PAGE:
Fighters and Rogues get the mechanical perks here, with Rogues acting as assassins and spies as opposed to thieves.  In fact, Arytyn Rogues get a noticeable build shift, focusing more on Strength as opposed to Dexterity.  15 feats, but one or two are truly nasty, such as Brutal Killer which grants you a free attack if your Sneak Attack Bloodies your target.

The Sijara

A second nomadic race, the Sijarans are less “horsemen” and a little more “gypsy”.  The appearance section here details the different colors of sashes worn by the Sijarans, with the meanings of each detailed.  As well, Sijarans are known for wearing lots of jewelry “wearing their wealth” as it were.

Half-elves, humans, halflings and tieflings get the most focus here, with two paragraphs covering all of the other races.

The mechanical perks focus on Warlords and Rogues, with the best Utility power (in my view) going to Warlords with their Whirlwind Strategy.  This allows them to shift one ally per round a number of spaces equal to their Charisma modifier so long as the Warlord isn't moving.  18 feats present here, such as Unshakeable Loyalty which allows a Warlord and his allies to make multiple saves against Charm and Fear effects each round.


The interesting part about this book, is that it is weighted more towards fluff than crunch, meaning that its easy enough to take these cultures and drop them into a different game system if you so chose.

I really liked the Ikanoi, at least from a fluff perspective, and I found the rogues of the Legions of Arytis as well as the entirety of the Daikort Pack to be intriguing.  There is definite use here for the non-4e group, but some nice stuff built in for the 4e group.

The plan is to expand this line with Arcane Flavor (and, I assume, Divine Flavor), as well as mini supplements for the cultures inside the books, expanding upon the information here.  In fact, Arytis and The Sijara have already been released as their own titles.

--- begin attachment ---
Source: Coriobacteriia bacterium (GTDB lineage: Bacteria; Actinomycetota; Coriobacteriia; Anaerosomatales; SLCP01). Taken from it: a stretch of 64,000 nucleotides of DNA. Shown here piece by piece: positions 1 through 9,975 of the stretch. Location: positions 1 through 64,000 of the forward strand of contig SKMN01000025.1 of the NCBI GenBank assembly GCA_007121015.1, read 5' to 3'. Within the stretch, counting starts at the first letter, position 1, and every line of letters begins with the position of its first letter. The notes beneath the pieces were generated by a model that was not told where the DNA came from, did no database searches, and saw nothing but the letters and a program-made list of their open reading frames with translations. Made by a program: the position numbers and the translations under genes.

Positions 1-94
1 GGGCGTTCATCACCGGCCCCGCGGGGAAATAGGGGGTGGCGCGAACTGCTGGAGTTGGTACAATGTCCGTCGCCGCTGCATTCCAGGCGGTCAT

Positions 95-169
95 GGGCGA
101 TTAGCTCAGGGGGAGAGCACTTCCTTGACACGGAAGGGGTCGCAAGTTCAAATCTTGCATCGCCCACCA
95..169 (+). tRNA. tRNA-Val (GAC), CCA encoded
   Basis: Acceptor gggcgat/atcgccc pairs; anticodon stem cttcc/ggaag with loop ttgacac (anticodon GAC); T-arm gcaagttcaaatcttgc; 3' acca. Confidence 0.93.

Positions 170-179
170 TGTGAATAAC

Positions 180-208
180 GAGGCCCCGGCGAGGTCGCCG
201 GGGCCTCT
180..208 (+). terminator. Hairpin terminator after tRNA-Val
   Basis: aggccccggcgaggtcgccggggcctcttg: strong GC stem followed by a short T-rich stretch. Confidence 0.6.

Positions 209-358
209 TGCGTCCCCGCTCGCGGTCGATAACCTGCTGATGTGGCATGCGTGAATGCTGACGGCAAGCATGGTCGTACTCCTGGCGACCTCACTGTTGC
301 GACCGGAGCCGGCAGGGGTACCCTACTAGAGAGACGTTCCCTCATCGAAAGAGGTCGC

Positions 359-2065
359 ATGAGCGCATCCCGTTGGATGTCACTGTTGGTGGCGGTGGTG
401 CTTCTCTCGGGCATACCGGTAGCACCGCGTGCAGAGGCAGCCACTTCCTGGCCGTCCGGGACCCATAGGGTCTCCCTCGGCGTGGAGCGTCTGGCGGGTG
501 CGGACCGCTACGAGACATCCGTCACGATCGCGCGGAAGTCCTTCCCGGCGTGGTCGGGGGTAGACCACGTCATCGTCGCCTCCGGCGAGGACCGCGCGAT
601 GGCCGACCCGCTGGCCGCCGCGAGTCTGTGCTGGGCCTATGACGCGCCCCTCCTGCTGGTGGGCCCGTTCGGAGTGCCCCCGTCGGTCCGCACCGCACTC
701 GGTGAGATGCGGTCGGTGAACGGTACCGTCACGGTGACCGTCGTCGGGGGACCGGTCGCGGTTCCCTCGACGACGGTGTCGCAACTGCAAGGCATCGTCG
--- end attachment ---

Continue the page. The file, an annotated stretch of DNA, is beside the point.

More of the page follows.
The author does a great job giving important details to the cultures, while providing information in broad enough strokes that a) you can drop it into your game easy enough and b) she doesn't bore you to death.

That said, there are downsides.  I don't know what the going rate is for D&D 4e third party PDFs is, but my gut tells me that $15 seems JUST a touch expensive.  Certainly, if you're going to buy it for a non-4e game, then I would have to see its a bit overpriced.  For me, I would rather pay $5 to have the Ikanoi fully fleshed out, than $15 and get a culture like The Sijara that don't appeal to me in the book as well.

The other thing, to my mind, and I hate sounding brutal..I just don't like the art, especially the color art.  The colors themselves are gorgeous, but something about the art is flat when colored.  The black and white art in the interiors looks much better than the colored cover.

Still, far from a bad product.  If you want a little more variation in your D&D characters, or even a unique group or two for your own fantasy game, you could do far worse than Martial Flavor.